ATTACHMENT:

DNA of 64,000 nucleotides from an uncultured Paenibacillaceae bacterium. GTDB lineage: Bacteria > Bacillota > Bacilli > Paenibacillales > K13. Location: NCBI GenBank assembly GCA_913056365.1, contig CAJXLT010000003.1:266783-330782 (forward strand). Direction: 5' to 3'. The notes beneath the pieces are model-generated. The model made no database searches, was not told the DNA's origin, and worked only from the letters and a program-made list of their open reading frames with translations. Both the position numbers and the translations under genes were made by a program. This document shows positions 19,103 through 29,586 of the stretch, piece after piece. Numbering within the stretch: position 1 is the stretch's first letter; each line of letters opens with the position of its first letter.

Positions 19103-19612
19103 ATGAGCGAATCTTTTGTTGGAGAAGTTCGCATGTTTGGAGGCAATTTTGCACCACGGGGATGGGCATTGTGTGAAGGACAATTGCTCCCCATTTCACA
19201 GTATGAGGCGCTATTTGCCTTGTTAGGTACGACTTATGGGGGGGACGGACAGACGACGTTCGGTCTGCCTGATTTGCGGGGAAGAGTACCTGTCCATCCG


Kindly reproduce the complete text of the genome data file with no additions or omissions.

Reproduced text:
DNA of 64,000 nucleotides from an uncultured Paenibacillaceae bacterium. GTDB lineage: Bacteria > Bacillota > Bacilli > Paenibacillales > K13. Location: NCBI GenBank assembly GCA_913056365.1, contig CAJXLT010000003.1:266783-330782 (forward strand). Direction: 5' to 3'. The notes beneath the pieces are model-generated. The model made no database searches, was not told the DNA's origin, and worked only from the letters and a program-made list of their open reading frames with translations. Both the position numbers and the translations under genes were made by a program. This document shows positions 19,103 through 29,586 of the stretch, piece after piece. Numbering within the stretch: position 1 is the stretch's first letter; each line of letters opens with the position of its first letter.

Positions 19103-19612
19103 ATGAGCGAATCTTTTGTTGGAGAAGTTCGCATGTTTGGAGGCAATTTTGCACCACGGGGATGGGCATTGTGTGAAGGACAATTGCTCCCCATTTCACA
19201 GTATGAGGCGCTATTTGCCTTGTTAGGTACGACTTATGGGGGGGACGGACAGACGACGTTCGGTCTGCCTGATTTGCGGGGAAGAGTACCTGTCCATCCG